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Procter & Gamble exceeds expectations
The consumer goods group Procter & Gamble has once again made a final spurt at the end of the financial year. The company performed better than analysts expected in the fourth quarter (ending June). Revenues rose by 7 per cent to 18.9 billion US dollars, as the company announced in Cincinnati on Friday. The company also benefited from favorable currency effects. Organically, the increase was 4 per cent. All segments contributed to the growth, especially cosmetics and health.
However, higher raw material costs harmed the gross profit margin, which declined in the final quarter. At the bottom line, Procter & Gamble earned 4 per cent more with 2.9 billion dollars. For the new financial year, the group expects organic sales to rise 2 to 4 per cent, from 76.1 billion in 2020/21, with adjusted earnings per share up 3 to 6 per cent from 5.66 dollars. Higher costs for raw materials and logistics will slow growth. Procter & Gamble put the charges at around 1.9 billion dollars after tax. In terms of earnings per share, the company expects a charge of 0.70 dollars.
As the US company announced, David Taylor will step down from his CEO post. His successor will be the current COO and former CFO, Jon Moeller. Taylor, however, will remain on board as Executive Chairman.
The leadership change comes at a delicate time for Procter & Gamble. While the corona crisis ensured that demand for household products increased last year, the impact of the pandemic is weighing on the company. On the other hand, the impact of the pandemic is straining supply chains and driving higher costs in a sector that operates on thin profit margins.
Taylor said the group’s decision to appoint Moeller to the chief executive post, which the board had been considering for years, showed the company’s recent success. He said the board had also considered external candidates.
“The strategy we have worked before the pandemic, it worked during the pandemic, and it will work after the pandemic,” he said. P&G shares rose 2.03 per cent to $142.31 on the NYSE.
Hapag-Lloyd increases earnings six-fold
Hapag-Lloyd is benefiting from booming world trade. In the first half of the year, the Hamburg-based shipping line increased its operating earnings before interest and taxes (EBIT) almost six-fold to 3.5 billion US dollars. Hapag-Lloyd, therefore, raised its forecast for the full year: The Hamburg-based company is now targeting an Ebit in a range of 7.5 to 9.5 billion dollars. The economic recovery in many regions of the world following the Corona recession is reflected in global trade in goods.
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The Hapag-Lloyd share rose by 3.7 per cent to EUR 182 in Frankfurt DAX trading.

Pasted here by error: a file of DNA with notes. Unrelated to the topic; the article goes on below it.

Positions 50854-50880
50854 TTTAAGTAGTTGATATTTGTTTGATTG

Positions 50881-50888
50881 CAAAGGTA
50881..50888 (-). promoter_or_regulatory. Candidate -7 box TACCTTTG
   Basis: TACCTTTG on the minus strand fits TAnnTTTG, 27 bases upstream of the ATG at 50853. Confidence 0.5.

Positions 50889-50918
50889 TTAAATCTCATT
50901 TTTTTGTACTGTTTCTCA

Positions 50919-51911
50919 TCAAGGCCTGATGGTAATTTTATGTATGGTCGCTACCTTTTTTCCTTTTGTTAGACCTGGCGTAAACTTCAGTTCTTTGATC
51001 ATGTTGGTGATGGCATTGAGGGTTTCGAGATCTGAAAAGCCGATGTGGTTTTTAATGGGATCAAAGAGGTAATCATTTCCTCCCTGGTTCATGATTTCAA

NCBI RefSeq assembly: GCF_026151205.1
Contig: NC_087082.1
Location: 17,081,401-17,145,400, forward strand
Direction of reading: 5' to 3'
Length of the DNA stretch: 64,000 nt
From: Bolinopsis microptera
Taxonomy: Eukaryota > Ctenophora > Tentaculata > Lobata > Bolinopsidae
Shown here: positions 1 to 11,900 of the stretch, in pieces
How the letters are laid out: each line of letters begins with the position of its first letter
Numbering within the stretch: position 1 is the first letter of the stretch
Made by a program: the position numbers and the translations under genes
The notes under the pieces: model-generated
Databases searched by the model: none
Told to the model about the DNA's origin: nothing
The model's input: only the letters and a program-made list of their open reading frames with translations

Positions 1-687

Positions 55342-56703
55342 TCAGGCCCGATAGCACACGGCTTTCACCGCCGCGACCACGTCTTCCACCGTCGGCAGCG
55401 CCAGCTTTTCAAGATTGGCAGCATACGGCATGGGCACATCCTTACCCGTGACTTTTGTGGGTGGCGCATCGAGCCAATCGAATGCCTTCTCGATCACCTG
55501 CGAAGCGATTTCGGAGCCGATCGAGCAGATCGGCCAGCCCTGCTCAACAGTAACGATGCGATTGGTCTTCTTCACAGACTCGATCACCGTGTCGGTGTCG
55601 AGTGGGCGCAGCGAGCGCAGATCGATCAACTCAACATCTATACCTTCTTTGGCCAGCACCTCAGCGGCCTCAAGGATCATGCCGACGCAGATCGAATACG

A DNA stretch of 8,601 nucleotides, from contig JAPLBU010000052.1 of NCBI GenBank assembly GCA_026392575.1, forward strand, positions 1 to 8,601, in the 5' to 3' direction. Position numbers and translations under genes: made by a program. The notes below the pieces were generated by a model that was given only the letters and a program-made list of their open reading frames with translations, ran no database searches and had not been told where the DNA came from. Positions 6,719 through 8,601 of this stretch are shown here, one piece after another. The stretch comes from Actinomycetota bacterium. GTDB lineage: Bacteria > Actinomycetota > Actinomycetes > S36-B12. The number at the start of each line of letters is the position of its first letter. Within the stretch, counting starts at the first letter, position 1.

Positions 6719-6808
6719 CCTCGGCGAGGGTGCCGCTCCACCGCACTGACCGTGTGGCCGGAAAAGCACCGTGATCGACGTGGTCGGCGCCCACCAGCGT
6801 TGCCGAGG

US construction equipment maker Caterpillar tripled its net profit in the second quarter, beating expectations. Net income rose to $1.41 billion, or $2.56 per share, compared with $458 million, or 84 cents per share, in the same period last year. Excluding special items, adjusted earnings per share rose to $2.60 from $1.27, beating analysts’ expectations of $2.41 in the Factset consensus. Total revenue grew 28.9 per cent to $12.89 billion. Analysts had expected 12.51 billion dollars.
Caterpillar’s construction revenue improved 40 per cent to $5.66 billion in the business segments but missed market expectations of $5.77 billion. In energy and transportation, revenue rose 20 per cent to $4.98 billion, beating expectations of $4.42 billion; and commodity industry revenue rose 41 per cent to billions of dollars.
“We are encouraged by higher sales and earnings in all regions and our three main segments, reflecting continued improvement in our end markets,” CEO Jim Umpleby said. The company did not provide guidance for the entire year in its earnings release.
NYSE-listed Caterpillar shares slid 2.67 per cent to $206.89. Caterpillar’s stock has slid 6.8 per cent in the past three months through Thursday, compared with a 3.6 per cent gain for the Dow Jones Industrial Average.
Billions in profits from Exxon and Chevron
The two oil multinationals Chevron and ExxonMobil, are raking in billions in profits again. The largest US oil company, ExxonMobil, managed its highest quarterly profit in one and a half years after heavy losses in the Corona crisis. Thanks to the oil price recovery, the company earned 4.7 billion dollars on the bottom line in the three months to the end of June.
Exxon’s competitor Chevron also posted a high profit in the second quarter for the first time in over one and a half years. The second-largest US oil company earned 3.1 billion dollars on the bottom line. A year ago, Chevron had suffered a quarterly loss of 8.3 billion dollars due to high charges from the pandemic. Nevertheless, the shares of Exxon and Chevron fell today.
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